ANFA is offering an intensive, 3-day, hands-on Bootcamp -- Design, Space, Motion -- that is specifically tailored for Architecture and Design practitioners and researchers who wish to utilize knowledge from the fields of Neuro- and Cognitive Science to inform and enrich their design practice.
The focus of the Bootcamp is how to improve human-centered design by incorporating information about how the brain processes: (1) dimensionality and proportion, (2) motion and navigation, and (3) embodied/enactive/embedded experiences.
It will take place on the UC San Diego campus. You can download our flyer with information on accommodations and general topics.
Participation will be limited to 60 individuals. We will be reviewing Applications to Attend and approving them on a rolling basis, after which we will send a link for registration. There is an Early-bird discount for registration before July 24, and after July 24, the full fee increases by $100. There are reduced hotel rates available to participants on a first-come, first-served basis. Apply to Attend the Bootcamp
Wednesday evening, September 21, 7PM – Optional getting-acquainted dinner
Day 1 | Thursday, September 22
|9:00-9:30||Welcome and Introduction to Neuroscience for Architecture - Upali Nanda|
Recent studies of human perception and action suggest new ways of understanding how the space of the built environment (“architectonic space”) is organized in terms of specific possibilities of experience. We will review this work with an eye for new methods of design. These emerging methods will reveal boundaries between the partitions of space that allow for different possibilities of action (affordances) and for different possibilities of perception, including proportional properties of objects and their phenomenal identities.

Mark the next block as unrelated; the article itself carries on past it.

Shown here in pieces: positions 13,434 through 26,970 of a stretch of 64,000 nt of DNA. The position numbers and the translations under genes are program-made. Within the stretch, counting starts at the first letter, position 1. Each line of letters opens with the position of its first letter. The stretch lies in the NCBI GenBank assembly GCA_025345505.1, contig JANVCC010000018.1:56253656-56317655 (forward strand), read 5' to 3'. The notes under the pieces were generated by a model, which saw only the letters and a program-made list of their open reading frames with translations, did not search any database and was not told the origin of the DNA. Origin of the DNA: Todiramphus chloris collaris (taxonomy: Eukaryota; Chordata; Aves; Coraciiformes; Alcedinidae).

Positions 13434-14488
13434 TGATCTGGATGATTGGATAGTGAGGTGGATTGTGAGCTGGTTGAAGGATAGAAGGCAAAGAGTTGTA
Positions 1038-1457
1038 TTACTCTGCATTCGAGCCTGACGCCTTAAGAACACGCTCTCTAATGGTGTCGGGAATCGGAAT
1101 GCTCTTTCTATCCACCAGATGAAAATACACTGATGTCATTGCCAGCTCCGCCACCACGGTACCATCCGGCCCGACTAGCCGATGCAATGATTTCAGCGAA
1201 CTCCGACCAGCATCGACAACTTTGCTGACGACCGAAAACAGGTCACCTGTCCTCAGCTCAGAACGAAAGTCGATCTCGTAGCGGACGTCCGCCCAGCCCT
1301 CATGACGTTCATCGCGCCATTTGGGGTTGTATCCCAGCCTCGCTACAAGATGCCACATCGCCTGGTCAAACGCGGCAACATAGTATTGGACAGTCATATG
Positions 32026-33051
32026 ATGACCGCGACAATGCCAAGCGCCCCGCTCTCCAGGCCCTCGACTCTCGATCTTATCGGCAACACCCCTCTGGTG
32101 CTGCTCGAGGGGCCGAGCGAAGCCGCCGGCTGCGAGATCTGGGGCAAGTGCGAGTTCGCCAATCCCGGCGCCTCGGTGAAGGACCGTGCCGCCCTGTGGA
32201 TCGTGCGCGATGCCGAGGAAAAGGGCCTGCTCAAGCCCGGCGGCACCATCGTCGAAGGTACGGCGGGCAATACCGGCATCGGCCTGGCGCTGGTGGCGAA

Sergei Gepshtein is a scientist at the Salk Institute for Biological Studies in La Jolla and an adjunct professor at the University of Southern California in Los Angeles. He works in the areas of perceptual psychology, systems neuroscience and computational neuroscience. His research interests include perception of depth and movement, perceptual organization, planning of multi-step actions, and dynamics of cortical neural networks.
Recent representative publications
Proportion has long played a central role in the theory and design of architecture. In the mid-twentieth century the role of proportion was questioned, and proportional thinking got marginalized. Recent work in the discipline of neuroscience for architecture has reopened this domain of inquiry. In this lecture we will review new empirical studies of architectural proportion that begin with the fundamental notion that the observer is moving freely in the built environment rather than scrutinizing two-dimensional drawings.